Thursday, 26 August 2021
Niacinamide: The Multi-Tasking Acid That Works For All Skin Types
Niacinamide, also known in the skincare world as Vitamin B3, is an industry-favourite due to its impressive range of skin benefits. It's the ultimate 'all rounder' some might say. Thinking of introducing Niacinamide into your daily skincare routine? Read on to discover everything you need to know about this 'top tier' skincare ingredient...
How does Niacinamide work on your skin?
This super star skincare ingredient is ideal for all skin types due to its neutral pH. It is also an antioxidant and therefore works to protect your skin cells from free radical damage caused by stress, UV exposure and daily pollution. As Dr Anne explains, "It also plays a role in the synthesis of skin lipids, especially ceramides, which are crucial for an intact skin barrier. Through that pathway it helps reduce transepidermal waterloss (TEWL), which in turn helps combat dry spots and flaky skin."
Why is Niacinamide good for your skin?
Vitamin B3 boasts a multitude of benefits for your skin. It's a relatively low irritating active, too. This super multi-tasker helps to:
- Keep skin moisturised
- Fade hyperpigmentation
- Minimise pores
- Reduce oil and sebum production
- Reduce acne and inflammation
- Calm redness
- Prevent fine lines and wrinkles
- Repair skin's barrier
- Reduce trans epidermal water loss
- Block free radicals
- Reduce UV damage
Where is Niacinamide derived from?
In scientific terms, Niacinamide is the pyridine 3 carboxylic acid amide form of niacin. It is more commonly known as Vitamin B3 by the skincare industry. Due to its gentle nature and ability to support several skin issues, it has become a cult favourite ingredient. As it is water-soluble, the ingredient is not stored in the body however Niacinamide is found in food types such as yeast, eggs, legumes and grains.
Where to put Niacinamide in your routine?
Niacinamide is most commonly formulated into a serum that can be used in the morning and evening however you can also find cleansers and moisturisers charged with the popular acid too if you are looking for a way to integrate it into your routine in a less concentrated manner. Niacinamide is regularly paired with Salicylic Acid to create the ideal acne-busting pair for fighting blemishes whilst keeping the skin calm. According to Healthline, Niacinamide and Retinol also work in perfect harmony together. As an active, retinol can cause irritation and dryness; Niacinamide works to counteract this with its calming properties and ability to reduce inflammation and redness. Although in the past it's been stated that Vitamin C is a no-go when combined with Niacinamide, it's thought that this is now a rather outdated concept as more modern formulations now use more stable types of Vitamin C such as ascorbyl palmitate and magnesium ascorbyl phosphate instead of the more common and longstanding ascorbic acid.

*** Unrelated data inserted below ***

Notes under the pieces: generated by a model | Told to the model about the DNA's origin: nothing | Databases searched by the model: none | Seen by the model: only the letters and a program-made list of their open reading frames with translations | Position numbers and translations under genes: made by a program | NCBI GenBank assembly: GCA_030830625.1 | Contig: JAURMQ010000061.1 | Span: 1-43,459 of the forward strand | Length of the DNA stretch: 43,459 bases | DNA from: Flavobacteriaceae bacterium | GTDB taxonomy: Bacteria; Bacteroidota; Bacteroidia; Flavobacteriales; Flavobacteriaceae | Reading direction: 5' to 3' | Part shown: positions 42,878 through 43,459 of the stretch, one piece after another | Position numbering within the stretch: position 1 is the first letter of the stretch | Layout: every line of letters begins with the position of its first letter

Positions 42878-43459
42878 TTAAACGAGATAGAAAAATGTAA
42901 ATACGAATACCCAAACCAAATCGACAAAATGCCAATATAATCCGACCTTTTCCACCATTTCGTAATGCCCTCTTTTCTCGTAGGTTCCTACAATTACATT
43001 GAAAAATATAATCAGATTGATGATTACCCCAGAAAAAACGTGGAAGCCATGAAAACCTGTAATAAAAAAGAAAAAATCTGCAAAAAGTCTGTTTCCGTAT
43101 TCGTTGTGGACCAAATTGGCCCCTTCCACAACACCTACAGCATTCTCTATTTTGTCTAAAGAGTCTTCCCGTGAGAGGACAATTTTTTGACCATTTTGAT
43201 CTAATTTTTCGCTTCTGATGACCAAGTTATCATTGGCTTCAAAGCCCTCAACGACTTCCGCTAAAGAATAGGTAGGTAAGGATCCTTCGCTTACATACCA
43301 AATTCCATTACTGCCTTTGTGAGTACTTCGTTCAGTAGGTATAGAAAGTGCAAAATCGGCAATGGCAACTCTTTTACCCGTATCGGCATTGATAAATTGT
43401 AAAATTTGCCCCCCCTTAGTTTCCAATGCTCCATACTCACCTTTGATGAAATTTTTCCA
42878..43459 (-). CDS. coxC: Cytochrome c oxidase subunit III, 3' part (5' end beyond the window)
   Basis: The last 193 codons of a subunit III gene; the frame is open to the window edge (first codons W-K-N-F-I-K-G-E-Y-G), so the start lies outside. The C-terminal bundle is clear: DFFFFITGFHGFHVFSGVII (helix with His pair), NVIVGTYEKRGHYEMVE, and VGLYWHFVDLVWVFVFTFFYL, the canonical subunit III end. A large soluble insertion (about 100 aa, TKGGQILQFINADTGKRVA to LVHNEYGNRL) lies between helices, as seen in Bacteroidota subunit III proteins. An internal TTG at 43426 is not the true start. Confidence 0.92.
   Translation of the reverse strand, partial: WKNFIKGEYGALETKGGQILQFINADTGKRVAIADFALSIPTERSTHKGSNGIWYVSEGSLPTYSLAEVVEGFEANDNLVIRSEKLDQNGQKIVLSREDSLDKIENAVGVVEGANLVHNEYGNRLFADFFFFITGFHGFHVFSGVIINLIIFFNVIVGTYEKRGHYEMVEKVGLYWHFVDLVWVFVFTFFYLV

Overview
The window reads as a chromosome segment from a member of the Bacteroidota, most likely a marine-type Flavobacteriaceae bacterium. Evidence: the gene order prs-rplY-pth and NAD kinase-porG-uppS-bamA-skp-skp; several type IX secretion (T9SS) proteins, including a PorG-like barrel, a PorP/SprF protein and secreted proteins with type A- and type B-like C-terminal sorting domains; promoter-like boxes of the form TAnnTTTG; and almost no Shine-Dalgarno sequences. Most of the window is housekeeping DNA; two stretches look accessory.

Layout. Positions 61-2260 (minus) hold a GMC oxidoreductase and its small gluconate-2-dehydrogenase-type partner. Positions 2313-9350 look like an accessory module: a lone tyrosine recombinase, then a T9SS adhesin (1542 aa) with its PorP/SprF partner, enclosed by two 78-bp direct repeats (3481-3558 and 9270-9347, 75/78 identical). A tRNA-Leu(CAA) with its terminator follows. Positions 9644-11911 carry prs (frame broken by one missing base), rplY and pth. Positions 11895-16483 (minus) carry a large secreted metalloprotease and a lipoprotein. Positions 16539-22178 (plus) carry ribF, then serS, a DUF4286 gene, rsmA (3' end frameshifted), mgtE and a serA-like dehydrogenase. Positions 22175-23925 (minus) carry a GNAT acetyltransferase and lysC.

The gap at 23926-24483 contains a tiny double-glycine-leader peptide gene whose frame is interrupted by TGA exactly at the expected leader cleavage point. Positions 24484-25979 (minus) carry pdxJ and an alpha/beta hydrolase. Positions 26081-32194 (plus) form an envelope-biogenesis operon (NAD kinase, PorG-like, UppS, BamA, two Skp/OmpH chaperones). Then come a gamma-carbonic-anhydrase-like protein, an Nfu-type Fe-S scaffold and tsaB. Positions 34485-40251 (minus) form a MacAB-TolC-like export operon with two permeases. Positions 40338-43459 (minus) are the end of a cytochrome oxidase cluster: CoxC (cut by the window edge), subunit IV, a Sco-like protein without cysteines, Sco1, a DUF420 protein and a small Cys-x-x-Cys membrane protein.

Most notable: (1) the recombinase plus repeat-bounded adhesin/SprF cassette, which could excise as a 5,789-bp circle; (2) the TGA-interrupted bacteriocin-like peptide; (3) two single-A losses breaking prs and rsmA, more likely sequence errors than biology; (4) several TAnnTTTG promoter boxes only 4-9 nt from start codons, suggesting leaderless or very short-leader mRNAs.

Are Niacinamide and Nicotinamide the same?
In short, niacinamide and nicotinamide are the same thing. Niacinamide is just more regularly used as a term in the skincare industry. It is the amide of Nicotinic acid which is also known as Niacin.
Can Niacinamide dry out your skin?
Niacinamide actually helps dry and dehydrated skin types as it increases natural lipids on your skin's surface to boost hydration and repairs your skin's barrier so that your skin can retain and hold more water, therefore it remains moisturised for longer. Vitamin B3 is therefore ideal for acne-sufferers as it will help treat blemishes without drying out your skin.
Which Niacinamide serum is best?
At Face The Future, we recommend the LABthetics Restorative Serum if you're in the market for a powerful Niacinamide-based serum. It is charged with 10% Niacinamide as well as 1% Panthenol (Vitamin B5) and 1% Zinc PCA. A life saver for oily skin types that are blemish-prone, this multi-functional serum will calm redness, repair your skin's barrier, hydrate, improve skin tone, reduce inflammation and prevent excess oil production. It is also super effective at evening out pigmentation caused by acne so that your complexion looks clear and balanced. Simply apply a few drops to the tips of your fingers and pat the serum into your face and neck after cleansing.
The Niacinamide Edit
Incorporating Niacinamide into your skincare routine is highly recommended if you have oily skin, suffer from redness or rosacea, or you're looking to even out your skin tone, however, it's an effective ingredient for all skin types due to its multi-tasking nature. Here are our top niacinamide skincare suggestions to add to your regime for a healthier complexion.